Dental Assistant

5 Fluoride Facts for Those in Dental Assistant School

May 19, 2020

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We are all familiar with fluoride from every visit we’ve ever taken to the dentist. But how does it work, and how exactly does it benefit our teeth?

Fluoride is a mineral that can be found within the surface of the Earth, and in several different forms. In dentistry, fluoride treatments can help clients to prevent tooth decay from progressing, as well as to make enamel stronger and more resistant to acids that would otherwise weaken it.

Curious about how it works, and why it’s so important for clients’ oral health? Here are five facts about fluoride you need to know if you’re considering dental assistant school.

Fluoride Helps to Protect Teeth from Tooth Decay

Since oral bacteria makes acids through mixing with sugars from drinks and food, fluoride can be used to protect the teeth from acid attacks that can weaken them, and can also reverse tooth decay during its earlier stages. You can also provide professional fluoride treatments such as varnish to help protect clients’ teeth even further, as optimal protection from tooth decay comes from receiving fluoride from various sources.

Fluoridated Water is an Even Better Way to Do It

Adding fluoridated water to toothpaste is considered the best way to protect one’s teeth from decay, as fluoride toothpaste by itself is not enough. Although fluoride naturally exists within water, it is not typically at a level high enough to help protect one’s teeth.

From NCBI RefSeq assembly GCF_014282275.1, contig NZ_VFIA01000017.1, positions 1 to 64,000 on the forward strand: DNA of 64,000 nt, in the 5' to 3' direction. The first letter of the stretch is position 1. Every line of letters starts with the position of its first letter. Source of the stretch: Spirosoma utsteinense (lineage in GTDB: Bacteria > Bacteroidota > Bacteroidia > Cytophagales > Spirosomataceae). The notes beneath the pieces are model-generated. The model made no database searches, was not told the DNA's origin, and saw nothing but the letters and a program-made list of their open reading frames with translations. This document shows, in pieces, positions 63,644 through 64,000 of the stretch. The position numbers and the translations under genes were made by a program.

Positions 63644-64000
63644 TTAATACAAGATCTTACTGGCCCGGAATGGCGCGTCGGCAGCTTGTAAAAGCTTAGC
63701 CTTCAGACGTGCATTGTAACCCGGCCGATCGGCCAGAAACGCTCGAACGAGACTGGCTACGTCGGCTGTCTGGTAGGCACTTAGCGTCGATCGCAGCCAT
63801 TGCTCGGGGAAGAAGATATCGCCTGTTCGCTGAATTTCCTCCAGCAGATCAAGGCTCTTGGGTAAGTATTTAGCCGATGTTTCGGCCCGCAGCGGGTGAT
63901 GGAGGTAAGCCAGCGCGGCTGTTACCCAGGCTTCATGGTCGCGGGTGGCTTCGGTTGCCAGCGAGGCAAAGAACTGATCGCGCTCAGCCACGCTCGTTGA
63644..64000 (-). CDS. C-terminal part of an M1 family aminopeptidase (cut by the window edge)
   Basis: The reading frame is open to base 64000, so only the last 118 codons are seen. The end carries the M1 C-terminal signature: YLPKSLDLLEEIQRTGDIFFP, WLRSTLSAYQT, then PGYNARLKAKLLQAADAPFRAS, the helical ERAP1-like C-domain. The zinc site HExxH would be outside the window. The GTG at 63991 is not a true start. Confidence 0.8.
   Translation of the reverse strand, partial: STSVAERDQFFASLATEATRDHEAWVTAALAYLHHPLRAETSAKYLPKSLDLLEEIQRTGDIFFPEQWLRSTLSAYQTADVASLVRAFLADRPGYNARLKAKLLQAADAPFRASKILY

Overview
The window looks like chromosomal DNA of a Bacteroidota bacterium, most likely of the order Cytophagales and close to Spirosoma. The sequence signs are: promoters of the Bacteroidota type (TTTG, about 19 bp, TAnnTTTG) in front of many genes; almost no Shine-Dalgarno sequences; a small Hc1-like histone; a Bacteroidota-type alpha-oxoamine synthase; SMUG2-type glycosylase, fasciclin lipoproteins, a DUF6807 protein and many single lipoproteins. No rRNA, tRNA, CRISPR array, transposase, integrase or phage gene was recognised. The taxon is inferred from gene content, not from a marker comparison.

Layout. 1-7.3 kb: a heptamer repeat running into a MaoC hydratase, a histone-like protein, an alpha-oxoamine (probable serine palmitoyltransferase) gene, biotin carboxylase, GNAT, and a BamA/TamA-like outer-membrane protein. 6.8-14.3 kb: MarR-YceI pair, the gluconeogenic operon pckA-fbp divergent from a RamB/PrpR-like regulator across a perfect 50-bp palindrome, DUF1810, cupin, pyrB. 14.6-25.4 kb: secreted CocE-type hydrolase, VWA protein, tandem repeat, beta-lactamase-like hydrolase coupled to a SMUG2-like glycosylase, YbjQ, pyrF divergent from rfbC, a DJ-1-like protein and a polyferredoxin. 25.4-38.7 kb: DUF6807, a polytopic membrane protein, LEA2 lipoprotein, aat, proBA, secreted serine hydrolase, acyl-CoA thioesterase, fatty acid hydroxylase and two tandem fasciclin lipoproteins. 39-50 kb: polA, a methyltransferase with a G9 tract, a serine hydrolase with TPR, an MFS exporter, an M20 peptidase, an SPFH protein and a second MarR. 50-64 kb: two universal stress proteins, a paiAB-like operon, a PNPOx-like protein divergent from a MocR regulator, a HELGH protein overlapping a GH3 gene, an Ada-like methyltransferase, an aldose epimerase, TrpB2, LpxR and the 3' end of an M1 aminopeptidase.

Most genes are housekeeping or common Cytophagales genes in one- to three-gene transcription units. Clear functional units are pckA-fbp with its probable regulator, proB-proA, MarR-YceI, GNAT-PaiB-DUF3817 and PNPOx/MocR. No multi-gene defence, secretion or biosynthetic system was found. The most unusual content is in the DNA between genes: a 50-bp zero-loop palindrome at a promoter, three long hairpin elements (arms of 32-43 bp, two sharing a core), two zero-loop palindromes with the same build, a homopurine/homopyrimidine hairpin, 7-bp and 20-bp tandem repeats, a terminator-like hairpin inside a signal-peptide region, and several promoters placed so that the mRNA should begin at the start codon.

Those in dental assistant school should also know that fluoridated water is safe for children, and drinking it while their teeth are growing will make them likely to develop stronger teeth that become increasingly resistant to decay over time.


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Fluoride can help children’s oral health strengthen over time as their teeth are growing


Fluoride Can Protect Teeth Through Remineralization

Essentially, the bacteria found within plaque around the teeth comes directly into contact with the enamel, eating away at it and taking minerals out of it while doing so — a process known as demineralization.

Remineralization, a process that naturally happens within the mouth, is what is necessary to help strengthen weakened enamel. Fluoride can promote this process by ensuring the enamel strengthens and becomes more resistant.

Fluoride Can Also Be Found in Some Foods You Eat

Although brushing one’s teeth twice daily with fluoridated toothpaste is the best way to consume fluoride outside the dentist’s office, you may be surprised to learn that it can also be present in food. More specifically, fluoride can be found in milk, eggs, yams, fish (particularly if canned), and even red meats. While these foods are low in fluoride, with only about 0.1 mg per serving in each of them, you can encourage clients to introduce these foods into their diet.

Dental Assistant School Students Should Know How Much Fluoride Clients Need

Since fluoride application is something you may practice in a dental assistant course, it’s important to be aware of exactly how much fluoride clients should be consuming. This can depend on the client’s gender, age, and the amount of fluoride already present in their drinking water.

Children between four and 13 years of age are recommended to have only one to two milligrams, and only half a milligram for infants and children under four. For males aged 14 and over, the recommended amount is four milligrams per day, while females of that same age range should consume three milligrams daily.


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Only one to two mg of fluoride should be consumed per day by children between four and 13

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